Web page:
Lowe's is laying off about 125 IT employees as the retailer continues to revamp its IT group into a more strategic, competitive entity, according to a memo from CIO Paul Ramsay obtained by the Associated Press.
Many of the cuts came at Lowe’s Mooresville, N.C., headquarters and some of the jobs are being relocated to Bangalore, India, according to the memo. Affected workers have been notified, and been given access to outplacement assistance and a job fair for IT positions with other local employers.
The latest round of layoffs comes after Lowe’s in January announced plans to shed 2,400 jobs, though it appeared that many workers affected by that announcement would be moved to jobs elsewhere in the company.
The massive layoffs announced in January were not specifically IT layoffs, at least that wasn’t mentioned at the time. However, as many as 95 IT-related jobs were cut in October in a move that sounds very similar to this week’s decision. In the earlier case, Lowe’s said some of the jobs were being off-shored to India. The retailer actually opened an IT office in Bangalore back in 2014, where it currently employs about 1,000 people.
So, to some degree, these cuts seem like part of an ongoing effort to move IT functions to India. However, it's also true that Lowe’s has not been performing well financially of late, having missed analyst expectations for the first quarter and reporting lower overall earnings. The company may be reshaping its IT group to be more competitively-focused, which is a revenue-generating move, but it also appears to be steadily off-shoring IT functions that don't need to be done in the U.S., which is a cost-saving move.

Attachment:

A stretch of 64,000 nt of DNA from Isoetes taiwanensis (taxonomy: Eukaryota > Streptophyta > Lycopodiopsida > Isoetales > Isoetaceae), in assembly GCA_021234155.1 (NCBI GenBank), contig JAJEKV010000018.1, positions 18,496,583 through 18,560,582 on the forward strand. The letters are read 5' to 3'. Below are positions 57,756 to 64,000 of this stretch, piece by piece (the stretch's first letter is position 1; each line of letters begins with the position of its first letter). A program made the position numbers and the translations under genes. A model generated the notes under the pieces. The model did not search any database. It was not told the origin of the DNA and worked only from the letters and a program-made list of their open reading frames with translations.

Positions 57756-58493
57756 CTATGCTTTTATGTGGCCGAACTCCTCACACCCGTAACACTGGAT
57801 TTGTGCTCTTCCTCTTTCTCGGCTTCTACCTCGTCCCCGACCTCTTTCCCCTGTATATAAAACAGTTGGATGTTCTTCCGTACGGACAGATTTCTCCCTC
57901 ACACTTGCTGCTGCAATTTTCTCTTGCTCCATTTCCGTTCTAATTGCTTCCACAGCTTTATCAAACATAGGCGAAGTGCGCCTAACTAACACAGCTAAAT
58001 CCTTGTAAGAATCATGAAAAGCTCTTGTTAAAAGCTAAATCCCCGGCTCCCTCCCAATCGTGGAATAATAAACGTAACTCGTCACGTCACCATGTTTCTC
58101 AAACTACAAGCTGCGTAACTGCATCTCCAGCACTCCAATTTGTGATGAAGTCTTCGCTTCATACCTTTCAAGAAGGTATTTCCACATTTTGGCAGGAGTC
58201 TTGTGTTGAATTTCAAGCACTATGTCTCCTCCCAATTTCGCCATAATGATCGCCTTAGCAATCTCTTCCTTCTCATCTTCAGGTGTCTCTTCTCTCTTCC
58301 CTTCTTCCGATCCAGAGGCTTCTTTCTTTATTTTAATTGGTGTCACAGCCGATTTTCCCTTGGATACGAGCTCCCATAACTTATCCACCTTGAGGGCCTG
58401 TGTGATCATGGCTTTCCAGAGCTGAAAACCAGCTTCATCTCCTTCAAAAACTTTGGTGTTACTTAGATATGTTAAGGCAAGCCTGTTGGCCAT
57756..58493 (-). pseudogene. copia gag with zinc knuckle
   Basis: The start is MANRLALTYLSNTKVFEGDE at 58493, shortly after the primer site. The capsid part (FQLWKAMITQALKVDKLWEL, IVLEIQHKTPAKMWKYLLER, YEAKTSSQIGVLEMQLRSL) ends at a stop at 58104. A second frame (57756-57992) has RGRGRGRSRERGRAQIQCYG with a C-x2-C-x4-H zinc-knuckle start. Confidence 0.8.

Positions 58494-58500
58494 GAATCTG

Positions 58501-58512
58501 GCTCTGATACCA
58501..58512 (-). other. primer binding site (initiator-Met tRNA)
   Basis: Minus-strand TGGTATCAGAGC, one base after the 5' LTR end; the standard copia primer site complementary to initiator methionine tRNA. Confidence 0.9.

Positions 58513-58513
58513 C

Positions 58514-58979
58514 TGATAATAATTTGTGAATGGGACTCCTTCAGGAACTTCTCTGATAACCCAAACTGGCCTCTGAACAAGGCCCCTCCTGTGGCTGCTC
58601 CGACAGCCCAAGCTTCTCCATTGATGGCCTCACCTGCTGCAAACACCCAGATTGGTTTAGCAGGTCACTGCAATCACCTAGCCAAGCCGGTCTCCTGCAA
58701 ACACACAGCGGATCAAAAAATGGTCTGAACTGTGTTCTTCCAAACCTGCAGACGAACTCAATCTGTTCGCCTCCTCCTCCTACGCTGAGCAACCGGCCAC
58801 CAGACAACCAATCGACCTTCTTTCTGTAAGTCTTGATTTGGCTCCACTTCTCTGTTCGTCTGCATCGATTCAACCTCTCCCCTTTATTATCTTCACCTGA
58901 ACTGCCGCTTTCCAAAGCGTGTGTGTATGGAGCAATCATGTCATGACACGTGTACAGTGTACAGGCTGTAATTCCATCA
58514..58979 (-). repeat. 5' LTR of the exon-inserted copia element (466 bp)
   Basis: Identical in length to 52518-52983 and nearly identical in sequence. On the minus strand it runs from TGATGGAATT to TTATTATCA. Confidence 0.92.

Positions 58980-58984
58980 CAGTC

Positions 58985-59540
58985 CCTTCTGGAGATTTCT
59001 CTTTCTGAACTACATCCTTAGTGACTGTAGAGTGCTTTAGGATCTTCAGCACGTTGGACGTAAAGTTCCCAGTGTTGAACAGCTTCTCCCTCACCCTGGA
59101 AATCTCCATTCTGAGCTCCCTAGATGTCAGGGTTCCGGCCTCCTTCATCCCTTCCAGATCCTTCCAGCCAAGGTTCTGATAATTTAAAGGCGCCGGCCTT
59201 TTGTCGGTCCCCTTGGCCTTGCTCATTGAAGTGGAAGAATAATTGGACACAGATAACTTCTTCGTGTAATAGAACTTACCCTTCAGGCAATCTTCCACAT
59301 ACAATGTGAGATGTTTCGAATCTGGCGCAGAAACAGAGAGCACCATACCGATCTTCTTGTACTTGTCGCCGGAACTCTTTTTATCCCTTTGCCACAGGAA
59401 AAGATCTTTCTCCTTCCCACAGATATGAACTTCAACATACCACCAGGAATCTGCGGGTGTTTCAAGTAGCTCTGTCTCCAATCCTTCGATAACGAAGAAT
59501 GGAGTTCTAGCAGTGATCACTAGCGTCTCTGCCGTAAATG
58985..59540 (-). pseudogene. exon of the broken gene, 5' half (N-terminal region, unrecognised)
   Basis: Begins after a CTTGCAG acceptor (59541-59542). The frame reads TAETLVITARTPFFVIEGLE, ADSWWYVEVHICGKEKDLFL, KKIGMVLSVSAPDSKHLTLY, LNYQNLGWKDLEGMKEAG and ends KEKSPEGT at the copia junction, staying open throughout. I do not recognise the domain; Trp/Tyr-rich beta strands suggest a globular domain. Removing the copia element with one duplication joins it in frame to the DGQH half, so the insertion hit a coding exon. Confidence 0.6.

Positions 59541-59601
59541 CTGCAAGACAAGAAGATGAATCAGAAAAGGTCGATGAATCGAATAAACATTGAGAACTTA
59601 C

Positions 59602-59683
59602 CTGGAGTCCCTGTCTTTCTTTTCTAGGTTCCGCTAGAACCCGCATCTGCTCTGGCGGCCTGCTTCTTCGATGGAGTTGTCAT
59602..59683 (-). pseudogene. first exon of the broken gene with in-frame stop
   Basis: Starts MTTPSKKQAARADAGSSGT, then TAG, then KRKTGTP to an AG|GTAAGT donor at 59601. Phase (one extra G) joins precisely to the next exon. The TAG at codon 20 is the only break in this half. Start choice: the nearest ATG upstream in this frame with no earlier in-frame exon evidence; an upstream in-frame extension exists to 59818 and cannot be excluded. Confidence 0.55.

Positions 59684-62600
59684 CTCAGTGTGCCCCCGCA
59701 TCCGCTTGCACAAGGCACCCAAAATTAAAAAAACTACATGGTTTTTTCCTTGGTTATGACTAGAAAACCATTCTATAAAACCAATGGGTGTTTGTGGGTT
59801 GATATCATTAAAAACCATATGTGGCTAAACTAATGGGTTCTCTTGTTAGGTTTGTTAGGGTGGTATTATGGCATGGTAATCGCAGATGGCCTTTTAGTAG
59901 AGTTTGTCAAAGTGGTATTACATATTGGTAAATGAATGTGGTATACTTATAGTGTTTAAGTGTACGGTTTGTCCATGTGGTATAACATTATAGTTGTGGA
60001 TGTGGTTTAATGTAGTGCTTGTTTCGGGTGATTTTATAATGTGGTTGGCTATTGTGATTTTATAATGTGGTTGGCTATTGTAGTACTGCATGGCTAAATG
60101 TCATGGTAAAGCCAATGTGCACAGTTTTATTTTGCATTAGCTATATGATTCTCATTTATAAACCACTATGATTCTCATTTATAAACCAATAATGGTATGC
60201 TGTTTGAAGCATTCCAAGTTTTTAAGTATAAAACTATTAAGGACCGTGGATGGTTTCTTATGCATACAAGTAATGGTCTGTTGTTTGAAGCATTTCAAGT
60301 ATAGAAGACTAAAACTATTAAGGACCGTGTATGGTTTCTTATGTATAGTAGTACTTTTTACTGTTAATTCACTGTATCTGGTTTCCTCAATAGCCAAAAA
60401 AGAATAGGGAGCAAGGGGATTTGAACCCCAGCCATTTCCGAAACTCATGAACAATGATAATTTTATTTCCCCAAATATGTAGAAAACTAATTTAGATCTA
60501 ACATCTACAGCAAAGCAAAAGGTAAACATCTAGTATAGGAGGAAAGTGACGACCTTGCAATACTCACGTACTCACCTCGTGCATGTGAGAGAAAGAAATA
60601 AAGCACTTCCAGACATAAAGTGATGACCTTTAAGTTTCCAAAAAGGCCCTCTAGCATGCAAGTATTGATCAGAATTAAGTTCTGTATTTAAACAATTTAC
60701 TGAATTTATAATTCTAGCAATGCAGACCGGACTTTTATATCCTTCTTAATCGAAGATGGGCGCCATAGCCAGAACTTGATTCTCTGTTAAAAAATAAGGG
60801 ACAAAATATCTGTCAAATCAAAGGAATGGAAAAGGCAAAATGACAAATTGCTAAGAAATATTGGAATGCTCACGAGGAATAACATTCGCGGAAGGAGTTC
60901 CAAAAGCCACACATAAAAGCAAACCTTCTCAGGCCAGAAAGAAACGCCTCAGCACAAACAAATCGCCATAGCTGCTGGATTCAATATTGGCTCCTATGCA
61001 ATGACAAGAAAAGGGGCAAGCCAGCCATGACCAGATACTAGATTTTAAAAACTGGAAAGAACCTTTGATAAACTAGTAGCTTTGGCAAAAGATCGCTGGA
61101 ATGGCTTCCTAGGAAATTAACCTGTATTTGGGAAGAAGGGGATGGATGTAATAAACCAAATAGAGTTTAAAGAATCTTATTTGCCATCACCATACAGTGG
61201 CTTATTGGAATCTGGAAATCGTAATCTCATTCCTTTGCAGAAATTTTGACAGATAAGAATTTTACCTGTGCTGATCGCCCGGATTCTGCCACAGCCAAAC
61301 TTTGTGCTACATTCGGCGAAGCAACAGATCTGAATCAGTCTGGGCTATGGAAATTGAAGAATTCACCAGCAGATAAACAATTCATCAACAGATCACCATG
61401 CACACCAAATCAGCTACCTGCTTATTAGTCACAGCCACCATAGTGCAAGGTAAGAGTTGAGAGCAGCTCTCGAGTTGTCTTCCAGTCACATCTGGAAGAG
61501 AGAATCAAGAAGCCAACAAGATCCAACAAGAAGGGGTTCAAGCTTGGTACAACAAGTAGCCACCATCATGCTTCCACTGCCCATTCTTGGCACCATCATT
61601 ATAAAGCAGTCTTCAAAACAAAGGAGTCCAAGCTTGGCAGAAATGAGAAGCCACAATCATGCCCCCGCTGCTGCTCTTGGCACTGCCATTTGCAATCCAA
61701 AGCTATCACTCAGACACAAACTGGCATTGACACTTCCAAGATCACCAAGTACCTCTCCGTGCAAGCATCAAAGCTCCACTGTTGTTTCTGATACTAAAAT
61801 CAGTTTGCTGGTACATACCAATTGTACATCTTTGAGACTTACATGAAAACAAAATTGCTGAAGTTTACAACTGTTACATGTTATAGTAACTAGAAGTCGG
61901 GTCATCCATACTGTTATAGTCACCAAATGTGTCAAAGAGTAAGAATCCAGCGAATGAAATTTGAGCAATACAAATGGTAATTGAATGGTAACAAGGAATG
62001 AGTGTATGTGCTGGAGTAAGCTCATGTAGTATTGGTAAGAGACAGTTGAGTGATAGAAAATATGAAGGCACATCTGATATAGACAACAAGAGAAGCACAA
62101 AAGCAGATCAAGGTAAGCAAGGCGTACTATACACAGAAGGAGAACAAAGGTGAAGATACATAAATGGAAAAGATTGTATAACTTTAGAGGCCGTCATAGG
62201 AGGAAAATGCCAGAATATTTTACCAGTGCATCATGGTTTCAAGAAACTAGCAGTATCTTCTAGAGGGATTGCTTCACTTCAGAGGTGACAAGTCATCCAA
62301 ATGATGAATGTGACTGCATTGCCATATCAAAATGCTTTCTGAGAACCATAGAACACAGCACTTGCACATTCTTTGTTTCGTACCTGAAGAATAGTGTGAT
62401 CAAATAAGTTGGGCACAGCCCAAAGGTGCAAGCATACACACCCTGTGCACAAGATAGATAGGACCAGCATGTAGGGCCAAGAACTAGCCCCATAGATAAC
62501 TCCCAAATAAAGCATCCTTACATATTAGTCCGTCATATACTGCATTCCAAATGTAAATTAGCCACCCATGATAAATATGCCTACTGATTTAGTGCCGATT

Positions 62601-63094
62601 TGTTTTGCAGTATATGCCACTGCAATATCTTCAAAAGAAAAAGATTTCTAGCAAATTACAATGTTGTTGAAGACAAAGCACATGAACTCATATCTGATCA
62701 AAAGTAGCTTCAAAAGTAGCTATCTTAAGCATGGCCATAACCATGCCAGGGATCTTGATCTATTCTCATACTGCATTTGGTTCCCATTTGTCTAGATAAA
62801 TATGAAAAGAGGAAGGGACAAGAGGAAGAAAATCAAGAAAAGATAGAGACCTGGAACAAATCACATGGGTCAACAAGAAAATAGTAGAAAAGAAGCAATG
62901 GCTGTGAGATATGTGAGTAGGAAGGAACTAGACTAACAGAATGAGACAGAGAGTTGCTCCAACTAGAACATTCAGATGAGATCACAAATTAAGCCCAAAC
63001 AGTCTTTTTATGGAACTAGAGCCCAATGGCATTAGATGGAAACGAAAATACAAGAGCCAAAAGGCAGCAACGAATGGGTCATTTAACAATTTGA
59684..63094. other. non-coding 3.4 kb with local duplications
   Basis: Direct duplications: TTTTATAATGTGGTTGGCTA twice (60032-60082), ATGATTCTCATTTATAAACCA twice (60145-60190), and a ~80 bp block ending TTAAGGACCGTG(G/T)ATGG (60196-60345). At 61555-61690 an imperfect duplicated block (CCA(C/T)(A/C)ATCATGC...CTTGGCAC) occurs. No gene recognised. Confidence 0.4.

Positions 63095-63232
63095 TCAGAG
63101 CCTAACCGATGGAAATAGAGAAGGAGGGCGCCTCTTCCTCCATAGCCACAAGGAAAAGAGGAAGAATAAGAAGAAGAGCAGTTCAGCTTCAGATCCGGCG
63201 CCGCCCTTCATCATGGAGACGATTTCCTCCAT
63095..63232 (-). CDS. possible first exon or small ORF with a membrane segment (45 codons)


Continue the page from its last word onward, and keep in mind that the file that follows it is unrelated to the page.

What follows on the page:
The off-shoring of organizational IT jobs is an increasingly common occurrence in the retail sector as retailers try to revamp the structure and strategic goals of their IT departments. J.C. Penney did something similar last summer, as it off-shored IT jobs to its own Bangalore office.
For the sake of Lowe's technology ambitions, hopefully the retailer is not cutting jobs from its Lowe’s Innovation Labs or other forward-looking technology teams working on new products or services for Lowe's. As retailer omnichannel efforts go, Lowe's has been somewhat ahead of the game, enabling its stores to become more like fulfillment centers, and giving its store associates more access to mobile apps and tools to help them close sales with customers. The tech teams and talent creating and supporting those efforts are resources that Lowe's should not want to subtract from it core operations anytime soon.